Yesterday we came across a fascinating article by Sarah Phillimore on the Transparency Project Blog, discussing the problems which can ensue in Family Court when expert medical evidence is not based on reliable clinical practice.
For those of us who’ve grown used to the shrieks and howls of the Hoaxtead mob regarding Dr Deborah Hodes’ examinations of RD’s children during the police investigation in September 2014, it’s a familiar issue.
While the case Sarah describes is quite different from the Hampstead SRA hoax, the point in common is a physician who is seemingly so enamoured of her own ability to discern child abuse (emotional in one case, sexual in the other) that she delivers what seems more like a judgment than an expert opinion. Fortunately, in both cases the judges were experienced enough to discern the problem, but things could quite easily have swung in the other direction, ultimately causing irreparable harm.
In the more recent case, a local authority believed that a one-year-old boy should be placed for adoption. The expert witnesses, Dr Rees a psychologist and Ms Hall a social worker, provided their evidence, had produced a joint report and gave their evidence in tandem:
Dr Rees had carried out a CARE Index assessment (CIA) described as a clinical tool deployed by specially trained psychologists to assess the emotional relationship between a baby and parent. The CIA enables the psychologist to assess a very short period of care and by using codes identify the interactions by both parent and child and then to analyse them. Having repeated the CIA over time, Dr Rees concluded the child was at high risk of emotional harm in his interactions with his mother.
She was challenged about why the other professionals had all commented on the warmth of the relationship between mother and son. The Judge was satisfied by Dr Rees’ ‘very robust’ response that she had been specifically trained to deploy the CIA as a clinical tool and she was best able to give the court expert evidence on the interactions and their significance. The other professionals were mistaken in their more positive ‘general observations’ and had missed what she had seen because ‘she had used the tool that was needed to see it’.
We were instantly reminded of Mrs Justice Pauffley’s observation in her 19 March 2015 judgment:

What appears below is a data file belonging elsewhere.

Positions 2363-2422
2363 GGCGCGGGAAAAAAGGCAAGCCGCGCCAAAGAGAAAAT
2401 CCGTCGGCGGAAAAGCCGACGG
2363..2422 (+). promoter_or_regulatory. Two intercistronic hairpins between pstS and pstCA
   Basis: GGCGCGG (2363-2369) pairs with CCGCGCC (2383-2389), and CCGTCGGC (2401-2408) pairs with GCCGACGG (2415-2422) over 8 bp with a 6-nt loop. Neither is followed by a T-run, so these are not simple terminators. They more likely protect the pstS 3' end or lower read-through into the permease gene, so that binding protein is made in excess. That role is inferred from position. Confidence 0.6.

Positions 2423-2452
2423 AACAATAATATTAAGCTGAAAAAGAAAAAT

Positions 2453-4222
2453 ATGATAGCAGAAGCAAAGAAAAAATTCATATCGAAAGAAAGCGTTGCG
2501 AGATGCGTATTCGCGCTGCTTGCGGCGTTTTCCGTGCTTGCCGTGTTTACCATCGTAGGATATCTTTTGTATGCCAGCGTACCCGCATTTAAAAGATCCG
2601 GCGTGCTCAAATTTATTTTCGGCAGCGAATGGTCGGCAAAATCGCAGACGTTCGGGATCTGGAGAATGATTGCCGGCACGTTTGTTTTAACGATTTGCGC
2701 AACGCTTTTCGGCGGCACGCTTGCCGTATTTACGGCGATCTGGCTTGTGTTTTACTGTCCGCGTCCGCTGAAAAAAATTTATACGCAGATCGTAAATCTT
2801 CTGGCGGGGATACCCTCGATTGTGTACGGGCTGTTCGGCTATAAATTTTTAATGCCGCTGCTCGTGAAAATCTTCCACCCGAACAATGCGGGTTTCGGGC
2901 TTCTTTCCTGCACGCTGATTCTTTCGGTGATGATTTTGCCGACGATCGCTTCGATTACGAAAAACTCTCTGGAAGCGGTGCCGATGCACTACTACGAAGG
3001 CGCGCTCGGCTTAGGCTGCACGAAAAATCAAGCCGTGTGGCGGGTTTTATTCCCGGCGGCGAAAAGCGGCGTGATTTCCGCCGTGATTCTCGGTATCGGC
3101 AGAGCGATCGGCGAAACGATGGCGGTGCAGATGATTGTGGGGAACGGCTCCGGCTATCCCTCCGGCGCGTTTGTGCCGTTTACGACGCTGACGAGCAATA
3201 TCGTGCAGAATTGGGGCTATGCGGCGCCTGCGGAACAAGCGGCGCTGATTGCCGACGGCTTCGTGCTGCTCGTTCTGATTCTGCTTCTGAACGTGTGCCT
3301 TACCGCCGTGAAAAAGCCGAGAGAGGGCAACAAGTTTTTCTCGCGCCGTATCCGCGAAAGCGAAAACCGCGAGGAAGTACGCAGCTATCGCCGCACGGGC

132. Overall, I feel impelled to observe that the level of Dr Hodes’ involvement in this case was unusual. I remind myself of the several cautionary considerations when a court is considering the contributions made by experts as comprised within Re U; Re B  EWCA Civ 567 – i) The cause of an injury or an episode that cannot be explained scientifically remains equivocal. … iv) The court must always be on guard against the over-dogmatic expert, the expert whose reputation or amour propre is at stake, or the expert who has developed a scientific prejudice.
Why did Dr Hodes perform two anal exams?
The first examinations Dr Hodes performed conformed to the recommendations of the Royal College of Paediatrics and Child Health Review of 2008—they were done in the left lateral position. During examination, Dr Hodes found the following:
- Child P: Three linear scars extended almost to the anal verge, and after 10 seconds of gentle traction there was anal laxity. There was no reflex anal dilatation.
- Child Q: One anal fissure scar was identified, and there was no reflex anal dilatation.
The second examinations occurred on 16 September, and were done in the knee-chest position. This time, the results were different:
- Child P: Persistent reflex anal dilatation was found during buttock separation;
- Child Q: No reflex anal dilatation was found, but the anal fissure scar was confirmed.
In her report on Q, Dr Hodes stated that this scar was “consistent with inflicted injury from a blunt penetrating force that he has alleged”.
In her evidence during the fact-finding hearing, Dr Hodes described more of her rationale for asking to re-examine the children’s genital areas.
She said, “I’ve got this allegation which has been made to several people…” Dr Hodes had thought about it over the weekend and, “on reflection believed (she) should have examined the children in the ‘knee chest’ position”. She added, “it’s not what you do it’s how you do it”.
In her 22 September report, Dr Hodes ventured an opinion on the frequency and validity of recantation amongst child sexual abuse victims—not part of her remit, which was physical examination of the two children, but an issue about which she apparently believed she was professionally qualified to comment.
Subsequently, Dr Hodes took this case to a peer review meeting.